The proper use of Pipettes and Pipette-aids (Pipettors)

Images and some Text courtesy of this excellent, highly recommended book:

Basic Laboratory Methods for Biotechnology, Textbook and Laboratory Reference., By Lisa A. Seidman and Cynthia J.Moore, copyright 2000 Prentice-Hall, Inc.


The Procedure for Using a Serological Pipette:

Most of our work is done with sterile pipettes and if so, the operations are done aseptically.   When working with non-sterile pipettes it is a good idea to work aseptically anyway as a matter of routine in order to practice the technique.

  1. Without opening the sterile sleeve, look through the wrapper and check that the pipette is calibrated as a 'blow-out' pipette.   Also make sure that the tip is not cracked or chipped and check the wrapper hasn't been damaged in any way.
  2. Open the wrapper and remove the pipette aseptically and insert the top, wide end into a pipette-aide.
  3. Fill the pipette a bit above the capacity line desired and then slowly lower the meniscus to that capacity line.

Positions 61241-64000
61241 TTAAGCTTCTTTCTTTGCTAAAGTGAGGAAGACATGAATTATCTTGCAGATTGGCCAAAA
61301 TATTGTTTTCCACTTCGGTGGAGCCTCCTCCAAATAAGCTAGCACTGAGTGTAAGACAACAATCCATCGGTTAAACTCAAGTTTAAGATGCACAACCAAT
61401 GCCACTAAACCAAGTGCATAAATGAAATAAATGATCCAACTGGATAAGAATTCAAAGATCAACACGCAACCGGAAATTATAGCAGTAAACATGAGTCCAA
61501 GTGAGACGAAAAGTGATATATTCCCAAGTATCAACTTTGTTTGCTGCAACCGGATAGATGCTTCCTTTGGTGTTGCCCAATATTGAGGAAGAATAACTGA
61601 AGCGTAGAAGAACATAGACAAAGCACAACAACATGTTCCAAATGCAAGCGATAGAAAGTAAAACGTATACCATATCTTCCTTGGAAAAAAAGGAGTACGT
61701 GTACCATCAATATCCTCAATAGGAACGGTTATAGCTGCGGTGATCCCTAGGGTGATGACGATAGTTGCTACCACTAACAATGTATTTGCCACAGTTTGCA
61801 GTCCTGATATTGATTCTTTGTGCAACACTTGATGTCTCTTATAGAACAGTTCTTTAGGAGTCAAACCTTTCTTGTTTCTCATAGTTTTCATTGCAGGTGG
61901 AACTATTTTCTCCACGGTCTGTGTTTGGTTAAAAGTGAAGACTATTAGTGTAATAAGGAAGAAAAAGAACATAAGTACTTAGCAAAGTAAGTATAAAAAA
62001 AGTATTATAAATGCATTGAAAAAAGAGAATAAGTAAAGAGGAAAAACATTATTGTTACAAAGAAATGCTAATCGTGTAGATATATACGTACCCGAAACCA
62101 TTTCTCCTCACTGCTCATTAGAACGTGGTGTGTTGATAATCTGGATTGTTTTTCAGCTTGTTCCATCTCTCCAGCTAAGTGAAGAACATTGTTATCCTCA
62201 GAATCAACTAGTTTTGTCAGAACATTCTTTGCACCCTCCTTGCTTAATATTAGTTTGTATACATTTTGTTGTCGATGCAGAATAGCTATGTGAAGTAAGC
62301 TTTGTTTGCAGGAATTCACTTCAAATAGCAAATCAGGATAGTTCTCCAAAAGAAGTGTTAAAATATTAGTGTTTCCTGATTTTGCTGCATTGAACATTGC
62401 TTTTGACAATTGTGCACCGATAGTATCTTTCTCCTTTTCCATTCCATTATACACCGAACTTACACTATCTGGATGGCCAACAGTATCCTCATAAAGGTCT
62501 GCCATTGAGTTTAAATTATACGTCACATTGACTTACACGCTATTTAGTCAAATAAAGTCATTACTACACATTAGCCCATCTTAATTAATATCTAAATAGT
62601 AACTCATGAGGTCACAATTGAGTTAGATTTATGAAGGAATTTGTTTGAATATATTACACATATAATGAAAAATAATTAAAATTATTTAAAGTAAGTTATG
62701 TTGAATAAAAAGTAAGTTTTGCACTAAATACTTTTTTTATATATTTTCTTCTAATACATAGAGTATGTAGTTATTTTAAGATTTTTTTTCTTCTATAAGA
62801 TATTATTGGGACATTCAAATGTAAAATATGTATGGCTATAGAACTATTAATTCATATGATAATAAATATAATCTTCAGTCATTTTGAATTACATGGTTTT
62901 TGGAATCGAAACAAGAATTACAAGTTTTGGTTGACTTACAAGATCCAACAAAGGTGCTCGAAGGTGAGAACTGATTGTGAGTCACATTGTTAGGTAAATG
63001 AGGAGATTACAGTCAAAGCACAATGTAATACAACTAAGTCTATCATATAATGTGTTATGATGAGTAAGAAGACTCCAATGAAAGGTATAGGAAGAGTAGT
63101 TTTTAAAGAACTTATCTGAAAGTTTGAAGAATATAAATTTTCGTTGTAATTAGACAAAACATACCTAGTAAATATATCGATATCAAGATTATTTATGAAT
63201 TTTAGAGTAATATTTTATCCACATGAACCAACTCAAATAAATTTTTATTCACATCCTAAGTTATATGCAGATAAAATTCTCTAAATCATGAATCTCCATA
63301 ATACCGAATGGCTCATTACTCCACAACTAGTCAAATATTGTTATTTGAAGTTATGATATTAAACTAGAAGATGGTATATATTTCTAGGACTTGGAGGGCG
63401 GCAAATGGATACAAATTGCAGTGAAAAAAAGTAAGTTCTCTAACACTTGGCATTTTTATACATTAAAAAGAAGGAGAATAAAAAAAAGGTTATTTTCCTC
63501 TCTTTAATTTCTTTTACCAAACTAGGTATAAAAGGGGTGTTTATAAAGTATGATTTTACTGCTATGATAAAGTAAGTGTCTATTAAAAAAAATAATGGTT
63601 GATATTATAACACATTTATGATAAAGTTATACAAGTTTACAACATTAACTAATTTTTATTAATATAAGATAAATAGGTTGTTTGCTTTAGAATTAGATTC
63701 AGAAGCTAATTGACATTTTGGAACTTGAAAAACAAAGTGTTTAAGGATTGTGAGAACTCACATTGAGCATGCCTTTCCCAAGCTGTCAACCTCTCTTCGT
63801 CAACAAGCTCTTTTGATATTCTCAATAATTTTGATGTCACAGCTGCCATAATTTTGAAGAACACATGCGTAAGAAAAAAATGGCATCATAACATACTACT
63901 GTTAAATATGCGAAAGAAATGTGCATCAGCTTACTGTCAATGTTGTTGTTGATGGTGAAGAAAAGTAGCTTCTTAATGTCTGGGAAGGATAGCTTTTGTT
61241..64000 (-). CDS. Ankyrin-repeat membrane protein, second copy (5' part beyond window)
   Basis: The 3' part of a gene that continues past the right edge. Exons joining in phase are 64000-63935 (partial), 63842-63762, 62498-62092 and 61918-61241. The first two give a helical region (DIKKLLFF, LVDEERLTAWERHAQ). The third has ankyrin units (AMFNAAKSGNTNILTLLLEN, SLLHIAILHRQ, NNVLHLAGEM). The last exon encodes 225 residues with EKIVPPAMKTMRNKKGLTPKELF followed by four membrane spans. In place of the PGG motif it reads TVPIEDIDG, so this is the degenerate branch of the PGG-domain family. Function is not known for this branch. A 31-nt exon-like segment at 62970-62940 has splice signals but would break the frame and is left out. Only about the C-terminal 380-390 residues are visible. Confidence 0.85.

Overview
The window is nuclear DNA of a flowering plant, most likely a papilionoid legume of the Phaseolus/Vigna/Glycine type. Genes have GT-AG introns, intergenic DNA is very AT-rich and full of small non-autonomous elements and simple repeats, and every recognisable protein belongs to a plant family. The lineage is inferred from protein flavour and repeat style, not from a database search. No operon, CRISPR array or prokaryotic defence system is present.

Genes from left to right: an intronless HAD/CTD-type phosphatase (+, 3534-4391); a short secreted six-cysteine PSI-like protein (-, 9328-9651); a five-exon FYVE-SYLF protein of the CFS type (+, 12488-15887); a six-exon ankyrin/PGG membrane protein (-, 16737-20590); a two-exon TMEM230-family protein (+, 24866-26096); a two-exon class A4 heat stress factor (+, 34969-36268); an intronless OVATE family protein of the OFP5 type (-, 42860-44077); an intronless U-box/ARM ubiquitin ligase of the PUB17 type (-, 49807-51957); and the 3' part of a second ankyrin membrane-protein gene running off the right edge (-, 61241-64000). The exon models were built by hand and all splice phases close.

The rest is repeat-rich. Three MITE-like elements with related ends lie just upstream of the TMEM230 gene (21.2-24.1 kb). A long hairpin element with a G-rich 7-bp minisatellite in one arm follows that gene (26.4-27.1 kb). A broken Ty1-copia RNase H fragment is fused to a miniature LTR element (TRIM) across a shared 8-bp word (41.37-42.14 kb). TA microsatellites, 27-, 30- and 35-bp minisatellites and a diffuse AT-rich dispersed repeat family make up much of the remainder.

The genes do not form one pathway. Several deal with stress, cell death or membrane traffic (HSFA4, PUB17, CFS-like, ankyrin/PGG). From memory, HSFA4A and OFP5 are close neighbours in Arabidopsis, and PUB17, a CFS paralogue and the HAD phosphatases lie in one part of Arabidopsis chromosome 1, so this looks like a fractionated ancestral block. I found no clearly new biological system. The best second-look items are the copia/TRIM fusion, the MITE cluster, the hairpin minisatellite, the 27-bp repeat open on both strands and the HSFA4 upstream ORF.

4. Remove the pipette from the vessel, allowing the outside of the pipette to gently touch the inner lip of the vessel to remove any adherent liquid.   Don't touch the tip of the pipette though to avoid introducing an air bubble.
  5. Aseptically move the pipette to the receiving vessel and deliver the contents.   If you are pipetting a volume between two measurement lines you will not have to 'blow-out'.   However if you are delivering the entire contents of the pipette you will have to 'blow-out' the remaining liquid in the tip with a firm puff of air from the pipette-aide.
  6. Remove the pipette aseptically and discard it into an appropriate discard container.  

Using Serological Pipettes to dispense 3.2 mL:

This is a serological pipette calibrated so that the tip includes the last milliliter.

The bands at the top indicate that this pipette is to be "blown-out."

Note that this pipette has a scale that extends above zero to expand the calibrated capacity of the pipette. Thus, this is really an 11.0 mL pipette.

The center diagram show how one would measure 3.2 mL using the 'blow-out' technique.

The diagram on the right shows how one could measure 3.2 mL using a point to point technique.

Both techniques equally accurate

Mohr pipettes are another type of pipette. Mohr pipettes are not 'blow-out' type, nor are the tips part of the measurement. Here is an example of how Mohr pipettes are used:


These types of pipettes are only used to measure using a point-to-point delivery system.

Mohr pipettes aren't commonly used in microbiology applications.